The regulations allowing for the creation of a new category of share capital corporation in British Columbia, known as a "Community Contribution Company” (“C3” or “CCC” for short), were approved on February 27, 2013. This new structure will be available in British Columbia on July 29, 2013.

As previously reported in this Newsletter, C3s are a hybrid social enterprise structure, combining elements of a for-profit share capital company with the social benefit purposes of a traditional not-for-profit entity. In order to qualify as a C3 one or more of the primary purposes of the company must be community purposes. “Community purpose” means a purpose beneficial to society at large or a segment of society that is broader than the group of persons who are related to the C3, and includes, without limitation, a purpose of providing health, social, environmental, cultural, educational or other services.

While C3s will be able to accept equity investment and issue shares like a traditional for-profit company, the regulations restrict the ability of C3s to distribute profits to shareholders. If a C3 dissolves, a maximum of 40% of the C3’s assets can be distributed to its shareholders.The remaining 60% of the C3’s assets must be transferred to a qualified entity, such as a registered charity or a registered Canadian amateur athletic association. Similarly, the total dividends declared by a C3 in a year cannot exceed 40% of the C3’s annual profits. However, this restriction does not apply to classes of shares that can only be issued to registered charities or other“qualified donees” as defined in the Income Tax Act (Canada). These restrictions ensure that the bulk of the profits of a C3 can be used for the C3’s community purposes, and that even on dissolution the assets of a C3 will benefit the community.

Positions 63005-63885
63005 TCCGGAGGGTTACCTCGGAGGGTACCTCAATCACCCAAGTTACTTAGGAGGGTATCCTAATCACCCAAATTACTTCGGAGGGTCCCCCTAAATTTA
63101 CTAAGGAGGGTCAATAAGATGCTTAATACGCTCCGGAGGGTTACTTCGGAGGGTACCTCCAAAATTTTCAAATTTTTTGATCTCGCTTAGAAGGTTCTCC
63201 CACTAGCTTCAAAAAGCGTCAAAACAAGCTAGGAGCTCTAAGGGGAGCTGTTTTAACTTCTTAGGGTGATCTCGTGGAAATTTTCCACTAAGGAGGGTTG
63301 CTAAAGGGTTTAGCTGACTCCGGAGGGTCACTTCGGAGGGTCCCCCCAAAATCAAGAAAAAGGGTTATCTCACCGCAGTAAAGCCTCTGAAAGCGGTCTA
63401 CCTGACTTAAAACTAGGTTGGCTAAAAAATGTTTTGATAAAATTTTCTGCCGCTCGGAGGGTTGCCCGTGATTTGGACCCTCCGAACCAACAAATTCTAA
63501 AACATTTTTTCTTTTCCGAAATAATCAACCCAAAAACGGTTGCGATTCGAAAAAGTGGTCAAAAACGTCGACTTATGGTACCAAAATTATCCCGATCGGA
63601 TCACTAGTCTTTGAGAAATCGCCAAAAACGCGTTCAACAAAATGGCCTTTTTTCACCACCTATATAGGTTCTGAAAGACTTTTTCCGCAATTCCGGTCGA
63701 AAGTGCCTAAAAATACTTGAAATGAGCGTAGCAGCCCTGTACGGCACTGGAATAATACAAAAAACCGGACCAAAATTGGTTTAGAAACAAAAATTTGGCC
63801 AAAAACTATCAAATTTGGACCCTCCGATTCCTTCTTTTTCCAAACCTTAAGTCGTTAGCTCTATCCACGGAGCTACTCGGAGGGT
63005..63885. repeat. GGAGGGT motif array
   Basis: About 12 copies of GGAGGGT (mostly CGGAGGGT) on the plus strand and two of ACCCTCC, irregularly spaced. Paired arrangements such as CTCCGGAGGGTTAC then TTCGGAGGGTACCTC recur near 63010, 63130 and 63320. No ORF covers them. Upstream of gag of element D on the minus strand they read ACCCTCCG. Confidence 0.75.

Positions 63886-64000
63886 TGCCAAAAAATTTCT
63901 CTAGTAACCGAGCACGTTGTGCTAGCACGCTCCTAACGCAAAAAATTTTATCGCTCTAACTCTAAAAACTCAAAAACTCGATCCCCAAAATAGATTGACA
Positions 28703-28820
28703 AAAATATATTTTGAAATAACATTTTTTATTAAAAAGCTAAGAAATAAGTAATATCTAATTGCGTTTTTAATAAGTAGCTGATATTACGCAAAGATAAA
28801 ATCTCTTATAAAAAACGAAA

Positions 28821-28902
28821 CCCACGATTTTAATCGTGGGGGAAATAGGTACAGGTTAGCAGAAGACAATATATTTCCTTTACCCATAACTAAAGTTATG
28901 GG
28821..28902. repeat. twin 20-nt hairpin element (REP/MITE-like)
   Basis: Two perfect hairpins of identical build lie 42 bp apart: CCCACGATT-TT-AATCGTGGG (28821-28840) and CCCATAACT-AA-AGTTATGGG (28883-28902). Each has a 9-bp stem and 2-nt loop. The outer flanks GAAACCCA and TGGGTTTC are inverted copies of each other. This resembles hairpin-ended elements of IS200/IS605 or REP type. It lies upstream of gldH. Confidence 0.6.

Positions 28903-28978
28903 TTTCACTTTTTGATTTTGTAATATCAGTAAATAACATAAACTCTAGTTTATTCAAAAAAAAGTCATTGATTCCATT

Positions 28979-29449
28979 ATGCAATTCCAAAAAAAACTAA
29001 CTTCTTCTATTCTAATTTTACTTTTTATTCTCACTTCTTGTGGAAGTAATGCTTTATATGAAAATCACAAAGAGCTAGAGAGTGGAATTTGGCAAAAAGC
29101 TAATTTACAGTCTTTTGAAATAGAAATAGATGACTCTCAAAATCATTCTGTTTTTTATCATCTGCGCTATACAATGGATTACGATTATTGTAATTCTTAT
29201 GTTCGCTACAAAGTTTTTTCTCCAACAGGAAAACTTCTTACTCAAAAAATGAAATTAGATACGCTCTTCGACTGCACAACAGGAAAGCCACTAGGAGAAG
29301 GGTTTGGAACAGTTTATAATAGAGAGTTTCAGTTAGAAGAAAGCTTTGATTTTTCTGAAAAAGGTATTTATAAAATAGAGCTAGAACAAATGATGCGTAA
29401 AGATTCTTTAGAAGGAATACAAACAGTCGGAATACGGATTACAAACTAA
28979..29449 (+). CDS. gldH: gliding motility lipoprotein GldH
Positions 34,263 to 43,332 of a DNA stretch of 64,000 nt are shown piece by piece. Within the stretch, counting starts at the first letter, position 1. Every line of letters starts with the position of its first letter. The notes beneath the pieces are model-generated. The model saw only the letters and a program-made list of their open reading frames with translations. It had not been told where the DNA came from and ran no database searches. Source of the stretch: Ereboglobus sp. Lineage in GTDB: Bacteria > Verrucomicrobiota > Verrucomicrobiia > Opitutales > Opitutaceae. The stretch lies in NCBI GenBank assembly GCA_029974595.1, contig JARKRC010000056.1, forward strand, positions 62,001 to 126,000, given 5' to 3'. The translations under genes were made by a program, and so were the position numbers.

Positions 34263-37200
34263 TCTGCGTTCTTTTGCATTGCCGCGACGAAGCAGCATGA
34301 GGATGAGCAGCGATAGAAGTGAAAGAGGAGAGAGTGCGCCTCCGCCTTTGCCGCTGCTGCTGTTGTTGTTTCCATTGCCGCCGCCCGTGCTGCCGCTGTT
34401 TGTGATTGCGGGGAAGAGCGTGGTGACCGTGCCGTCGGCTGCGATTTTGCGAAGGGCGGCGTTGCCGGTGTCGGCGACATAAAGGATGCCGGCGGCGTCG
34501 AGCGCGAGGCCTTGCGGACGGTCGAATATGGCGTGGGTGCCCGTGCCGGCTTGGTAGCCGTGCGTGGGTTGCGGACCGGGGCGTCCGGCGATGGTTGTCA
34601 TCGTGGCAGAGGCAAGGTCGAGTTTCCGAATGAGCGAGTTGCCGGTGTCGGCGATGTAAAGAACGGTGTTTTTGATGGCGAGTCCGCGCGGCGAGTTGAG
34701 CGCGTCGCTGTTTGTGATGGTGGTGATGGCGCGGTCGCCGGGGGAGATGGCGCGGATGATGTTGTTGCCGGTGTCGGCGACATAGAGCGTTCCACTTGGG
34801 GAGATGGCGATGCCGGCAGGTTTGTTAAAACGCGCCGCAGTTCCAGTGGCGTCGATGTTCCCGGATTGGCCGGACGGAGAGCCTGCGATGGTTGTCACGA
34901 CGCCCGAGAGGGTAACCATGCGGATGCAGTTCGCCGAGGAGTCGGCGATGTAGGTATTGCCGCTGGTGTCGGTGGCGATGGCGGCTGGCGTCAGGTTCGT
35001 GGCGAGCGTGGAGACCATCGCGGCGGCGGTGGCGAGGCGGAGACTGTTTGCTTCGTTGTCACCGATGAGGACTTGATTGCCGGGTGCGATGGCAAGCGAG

C3s are also subject to a higher degree of public accountability than traditional for-profit companies, as they must publish a Community Contribution Report annually. This report must include a description of the C3’s activities that year that benefited society, the remuneration of and position held by each person in the C3 who made more than $75,000, the C3’s annual financial statements, and the amount of dividends declared on all classes of shares.If dividends were declared on a class of shares that can only be issued to registered charities or other qualified donees, then the report must disclose the identity of all the shareholders of those classes of shares. The Community Contribution Report must be kept at the C3’s corporate records office and posted on the C3’s website if it has one.

This new legislation, which will be the first of its kind to come into force in Canada, is designed to attract socially conscious investment and to provide another vehicle for social enterprises to operate. We anticipate that they will be used primarily by socially conscious entrepreneurs, or by charities or non-profit organizations wishing to carry on unrelated businesses.

As discussed in a previous issue of this Newsletter, CRA has stated that because C3s are organized to provide profit to investors, C3s do not qualify as tax exempt non-profit organizations under paragraph 149(1) of the Income Tax Act (Canada), and will be subject to tax as a regular company.While there has been talk of the BC Ministry of Finance introducing a special tax credit for investors in C3s, at the moment this is entirely based on speculation.